But life and heaven must not be hid for ever. The almighty word, in that day, shall bid the ancient decree bring forth, and the promise unfold itself in public light. What new worlds of unseen felicity! what scenes of delight, and celestial blessings, never yet revealed to the race of Adam! When the rivers of pleasure, that had runt under ground from the earth's foundation, shall break up in immortal fountains.

Mercy and truth shall lavish out upon men with an unsparing hand all those treasures of life which were hid in God, and in the gospel for them. The All-wise shall please himself in making so noble creatures, out of so mean materials, dust and ashes. Glorified saints are master-pieces of divine skill; and the blessed original, or first exemplar of them, the man Jesus, is the perfection of the contrivance of God; here he has abounded in all wisdom and prudence. Then the inhabitants of upper worlds shall see an illustrious and holy creation, rising out of the ruins of this wretched globe, involved all in guilt, and weltering in penal fire. When this scene opens, what sounding acclamations shall echo from world to world, and new universal honours be paid to Divine wisdom! The morning-stars shall sing together again, and those holy armies shont for joy. The grace of God descending to earth, in days past, had in some measure prepared his children for glory: But in that day he shall enlarge their capacities, both of sense and of mind, to an inconceivable extent,

and shall fill the powers of their glorified nature with the fruits of his love, new and old.

And what if the limits of our capacity shall be for ever stretching themselves on all sides, and for ever drinking in larger measures of glory; What an astonishing state of ever-growing pleasure! What an eternal advance of our heaven! The godhead is an infinite ocean of life and blessedness, and finite vessels may be for ever swelling, and for ever filling in that sea of allsufficiency. There must be no tiresome satiety in that everlasting entertainment. God shall create the joys of his saints ever fresh: He shall throw open his endless stores of blessing, unknown even to the first rank of angels; and feast the song and daughters of men with pleasures a-kin to those which were prepared for the Son of God. For verily he took not upon him the nature of angels, but the likeness of sinful flesh : And when he shall appear the second time without sin to our salvation, we shall then be made like him, for we shall see him as be is. Amen.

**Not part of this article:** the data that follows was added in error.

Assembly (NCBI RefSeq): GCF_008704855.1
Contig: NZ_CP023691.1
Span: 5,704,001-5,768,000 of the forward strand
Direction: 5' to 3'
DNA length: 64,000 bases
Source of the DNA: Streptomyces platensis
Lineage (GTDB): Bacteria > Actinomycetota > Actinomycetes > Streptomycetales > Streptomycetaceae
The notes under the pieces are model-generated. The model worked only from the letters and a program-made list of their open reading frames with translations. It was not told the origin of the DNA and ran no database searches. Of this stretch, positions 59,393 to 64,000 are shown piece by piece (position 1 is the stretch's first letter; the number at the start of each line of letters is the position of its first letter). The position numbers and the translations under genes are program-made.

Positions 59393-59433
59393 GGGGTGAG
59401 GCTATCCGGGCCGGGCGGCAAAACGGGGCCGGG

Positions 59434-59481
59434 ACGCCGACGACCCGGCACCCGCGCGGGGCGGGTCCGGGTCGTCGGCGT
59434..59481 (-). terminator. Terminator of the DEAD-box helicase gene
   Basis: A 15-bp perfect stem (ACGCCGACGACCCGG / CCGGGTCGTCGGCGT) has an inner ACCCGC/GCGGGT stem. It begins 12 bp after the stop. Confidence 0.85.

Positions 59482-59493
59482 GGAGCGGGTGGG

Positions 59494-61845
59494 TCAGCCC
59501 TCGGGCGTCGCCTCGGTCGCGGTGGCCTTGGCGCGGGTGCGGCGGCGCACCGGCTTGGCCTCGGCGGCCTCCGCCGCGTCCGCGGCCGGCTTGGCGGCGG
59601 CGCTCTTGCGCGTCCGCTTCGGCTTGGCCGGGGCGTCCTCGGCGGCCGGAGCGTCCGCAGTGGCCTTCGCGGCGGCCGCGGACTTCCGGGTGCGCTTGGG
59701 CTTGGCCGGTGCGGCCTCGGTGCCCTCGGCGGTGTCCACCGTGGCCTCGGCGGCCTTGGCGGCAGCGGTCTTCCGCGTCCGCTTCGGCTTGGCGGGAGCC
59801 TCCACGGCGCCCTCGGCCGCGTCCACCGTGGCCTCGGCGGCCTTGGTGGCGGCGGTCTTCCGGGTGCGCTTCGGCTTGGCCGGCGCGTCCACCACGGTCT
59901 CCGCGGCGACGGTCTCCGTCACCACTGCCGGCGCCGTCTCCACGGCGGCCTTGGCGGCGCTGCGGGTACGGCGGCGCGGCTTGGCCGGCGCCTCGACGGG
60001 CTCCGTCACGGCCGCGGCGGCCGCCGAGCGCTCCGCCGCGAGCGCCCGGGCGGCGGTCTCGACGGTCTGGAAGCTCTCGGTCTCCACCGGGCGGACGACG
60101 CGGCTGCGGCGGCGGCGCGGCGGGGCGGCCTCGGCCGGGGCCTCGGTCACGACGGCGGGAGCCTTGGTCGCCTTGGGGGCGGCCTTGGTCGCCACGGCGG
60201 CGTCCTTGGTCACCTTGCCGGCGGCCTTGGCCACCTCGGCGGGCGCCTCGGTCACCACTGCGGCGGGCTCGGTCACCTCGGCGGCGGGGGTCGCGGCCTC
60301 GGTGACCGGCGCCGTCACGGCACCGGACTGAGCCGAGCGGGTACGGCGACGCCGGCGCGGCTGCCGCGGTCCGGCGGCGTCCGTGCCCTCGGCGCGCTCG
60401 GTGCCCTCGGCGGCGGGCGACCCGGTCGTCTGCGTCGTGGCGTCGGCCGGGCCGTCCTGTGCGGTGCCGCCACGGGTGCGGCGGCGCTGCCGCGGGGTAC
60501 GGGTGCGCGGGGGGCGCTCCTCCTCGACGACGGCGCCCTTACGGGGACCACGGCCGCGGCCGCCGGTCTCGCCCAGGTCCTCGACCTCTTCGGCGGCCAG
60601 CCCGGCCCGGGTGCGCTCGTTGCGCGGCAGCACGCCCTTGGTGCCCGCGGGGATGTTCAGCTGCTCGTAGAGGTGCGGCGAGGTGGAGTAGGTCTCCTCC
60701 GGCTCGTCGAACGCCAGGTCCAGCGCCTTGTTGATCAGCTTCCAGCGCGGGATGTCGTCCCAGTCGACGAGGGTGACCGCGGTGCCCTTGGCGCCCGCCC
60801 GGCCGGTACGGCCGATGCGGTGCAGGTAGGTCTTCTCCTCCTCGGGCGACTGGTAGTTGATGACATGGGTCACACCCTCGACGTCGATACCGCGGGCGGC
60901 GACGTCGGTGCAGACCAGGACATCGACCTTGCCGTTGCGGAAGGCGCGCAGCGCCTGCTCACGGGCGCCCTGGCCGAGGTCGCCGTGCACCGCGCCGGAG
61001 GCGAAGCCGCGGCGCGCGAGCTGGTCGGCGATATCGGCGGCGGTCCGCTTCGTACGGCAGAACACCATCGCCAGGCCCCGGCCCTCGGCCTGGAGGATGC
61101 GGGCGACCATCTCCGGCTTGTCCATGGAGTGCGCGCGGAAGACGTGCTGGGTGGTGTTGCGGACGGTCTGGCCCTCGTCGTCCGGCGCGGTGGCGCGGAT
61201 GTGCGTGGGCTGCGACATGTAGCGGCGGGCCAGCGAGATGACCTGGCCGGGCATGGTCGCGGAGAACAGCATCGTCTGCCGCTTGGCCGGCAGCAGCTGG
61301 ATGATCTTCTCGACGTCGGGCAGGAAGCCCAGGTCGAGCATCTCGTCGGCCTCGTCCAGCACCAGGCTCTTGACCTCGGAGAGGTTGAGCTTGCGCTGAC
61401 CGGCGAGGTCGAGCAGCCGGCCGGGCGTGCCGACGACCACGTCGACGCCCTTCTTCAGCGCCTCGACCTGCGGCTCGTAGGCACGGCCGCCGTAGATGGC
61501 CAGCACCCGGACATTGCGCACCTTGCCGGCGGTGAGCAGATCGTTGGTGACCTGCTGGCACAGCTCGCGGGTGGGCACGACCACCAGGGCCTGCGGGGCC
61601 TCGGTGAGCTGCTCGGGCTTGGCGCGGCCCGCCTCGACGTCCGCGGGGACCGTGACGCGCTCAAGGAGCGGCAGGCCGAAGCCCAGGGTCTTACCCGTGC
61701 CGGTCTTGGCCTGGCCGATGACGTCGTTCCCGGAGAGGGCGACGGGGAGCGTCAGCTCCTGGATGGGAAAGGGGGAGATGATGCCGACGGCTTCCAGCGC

HYMN FOR SERMONS IX. and X.

The Hidden Life of a Christian.

O HAPPY soul, that lives on bigh, His pleasures rise from things waseen,

While men lie grovelling here! Beyond this world and time, His hopes are fix'd above the sky, Where neitber eyes nor ears have been And faith forbids bis fear.

Nor thoughts of mortals climb. His conscience knows no secret stings, He wants no pomp, nor royal throne While grace and joy combine

To raise his figure here ; To form a life, whose holy springs Content, and pleased to live unknown.' Are hidden and divine.

Till Cbrist his life appear.

He waits in secret on his God;

His God in secret sees :
Let earth be all in arms abroad,

He dwells ia beavenly peace.

He looks to heaven's eternal bills,

To meet that glorious day ;
Dear Lord, how slow thy chariot-wheels $

How long is thy delay!

SERMON XI.

Nearness to God the Felicity of Creatures.

Psalm Ixv. 4.-Blessed is the man whom thou choosest, and causest to ap

proach unto thee, that he may dwell in thy courts.

THE FIRST PART.

It was an elegant address that the queen of Sheba made to Solomon, when she had surveyed the magnificence of his court, and heard his wisdom; “ Happy are thy men, and happy are these thy servants, who stand continually before thee !” 1 Kings X. 8. And there was much truth and honour in her speech. But the harp of David strikes a diviner note ; Blessed is the man whom thou choosest, O God, that he may approach unto thee, and dwell in thy courts, in the holy sanctuary.